Editorial: Good to see GCC get some well-deserved funding

Monday, November 20, 2017

Brief thoughts on some of the events making news from around Franklin County and the North Quabbin area:

A bit of good news from Beacon Hill. Following funding cuts by the governor in July, the state Senate has voted to restore $130,000 to Greenfield Community College for two of its initiatives — the college’s farm and food systems pilot program and its partnership programs in Northampton and Amherst.

It probably helps that our local legislative delegation carries lots of clout in the Senate and on financial matters, because GCC is the smallest public college in the state and can use all the support it gets.

With this money, the farm and food systems pilot program will be able to get a farther off the ground.

Broadband money

A pending state bond bill could add about $17 million more in funding for broadband to unserved communities, like many small Franklin County towns that have been waiting for years to get high-speed internet with the state’s help.

Sen. Stan Rosenberg’s office confirmed that both the state House and Senate have recently reauthorized $32 million for “technical assistance, planning and studies, designs, specifications, construction” and other municipal needs related to broadband.

“While we have made recent progress, many towns need additional funds for a range of reasons. This bond authorization is critical for finalizing access to this basic utility,” said state Sen. Adam G. Hinds, D-Pittsfield.


The Greenfield field hockey team looked like it was headed for the state finals, until it didn’t. But the team’s players are still champs in our book, and, in fact, are the western Massachusetts champs, which is no small feat. They seemed to have an off day on the wrong day last Tuesday, when they lost the MIAA Div. II state semifinal at Grafton High School.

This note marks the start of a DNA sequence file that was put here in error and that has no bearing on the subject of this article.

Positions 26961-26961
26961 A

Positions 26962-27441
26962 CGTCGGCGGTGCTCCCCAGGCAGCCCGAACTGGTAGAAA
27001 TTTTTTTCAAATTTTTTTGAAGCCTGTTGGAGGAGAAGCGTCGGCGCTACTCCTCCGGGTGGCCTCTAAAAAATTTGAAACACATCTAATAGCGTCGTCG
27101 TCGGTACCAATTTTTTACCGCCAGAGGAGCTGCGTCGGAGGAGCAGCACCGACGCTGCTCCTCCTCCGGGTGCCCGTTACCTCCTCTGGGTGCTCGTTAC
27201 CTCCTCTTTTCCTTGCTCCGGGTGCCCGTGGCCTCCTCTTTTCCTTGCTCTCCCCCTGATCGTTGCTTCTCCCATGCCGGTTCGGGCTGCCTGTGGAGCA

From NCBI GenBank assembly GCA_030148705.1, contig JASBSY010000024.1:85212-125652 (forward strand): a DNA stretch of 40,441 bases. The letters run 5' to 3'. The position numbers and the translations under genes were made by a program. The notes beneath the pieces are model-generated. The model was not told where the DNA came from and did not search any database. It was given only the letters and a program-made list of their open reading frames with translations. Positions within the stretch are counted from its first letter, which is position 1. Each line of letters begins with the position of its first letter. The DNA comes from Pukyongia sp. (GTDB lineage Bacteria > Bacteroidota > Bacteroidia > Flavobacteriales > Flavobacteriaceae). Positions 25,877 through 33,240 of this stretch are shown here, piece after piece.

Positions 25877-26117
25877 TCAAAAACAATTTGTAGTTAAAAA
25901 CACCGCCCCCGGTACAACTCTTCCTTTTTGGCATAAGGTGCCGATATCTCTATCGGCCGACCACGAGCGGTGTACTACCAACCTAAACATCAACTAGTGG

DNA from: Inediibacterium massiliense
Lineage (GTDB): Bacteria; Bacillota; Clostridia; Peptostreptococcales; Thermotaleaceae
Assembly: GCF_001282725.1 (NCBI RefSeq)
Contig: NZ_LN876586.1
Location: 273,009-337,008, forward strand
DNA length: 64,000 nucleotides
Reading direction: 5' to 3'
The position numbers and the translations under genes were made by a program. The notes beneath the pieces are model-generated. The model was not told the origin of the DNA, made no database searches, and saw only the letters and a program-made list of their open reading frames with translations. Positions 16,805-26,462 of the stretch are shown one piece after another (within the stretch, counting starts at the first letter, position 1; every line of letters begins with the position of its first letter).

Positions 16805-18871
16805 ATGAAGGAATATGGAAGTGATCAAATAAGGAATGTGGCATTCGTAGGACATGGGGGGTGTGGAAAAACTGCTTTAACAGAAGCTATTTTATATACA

Talk it out

We agree with Linda Driscoll of Conway who told her selectmen last week, “I am not coming to you tonight to debate the merits of the (proposed Safe Community) bylaw. That should have happened at our town meeting.”

Debate over whether to declare Conway a refuge for illegal immigrants was cut off at the Nov. 30 town meeting by a quick motion to table following opening remarks by proponents and by the Selectboard chairman and the police chief, who were opposed.

The hot-button issue was tabled by a 59-56 vote, which tells you how close a vote on the merits may have been. While some people felt it better not to open a schism over the issue, we think everyone should have had a chance to say their piece before a final vote.

Had it passed, the bylaw would have prevented Conway police from honoring noncriminal civil immigration detainer requests, and all town employees from acting as immigration officers.

Selectman Robert Baker says tabling the motion wasn’t planned in advance. “There’s no conspiracy. We never discussed it,” he said last week.

Fortunately, for those who want democracy to play out on this issue, the proposal will in all likelihood return at the spring annual Town Meeting, one way or another.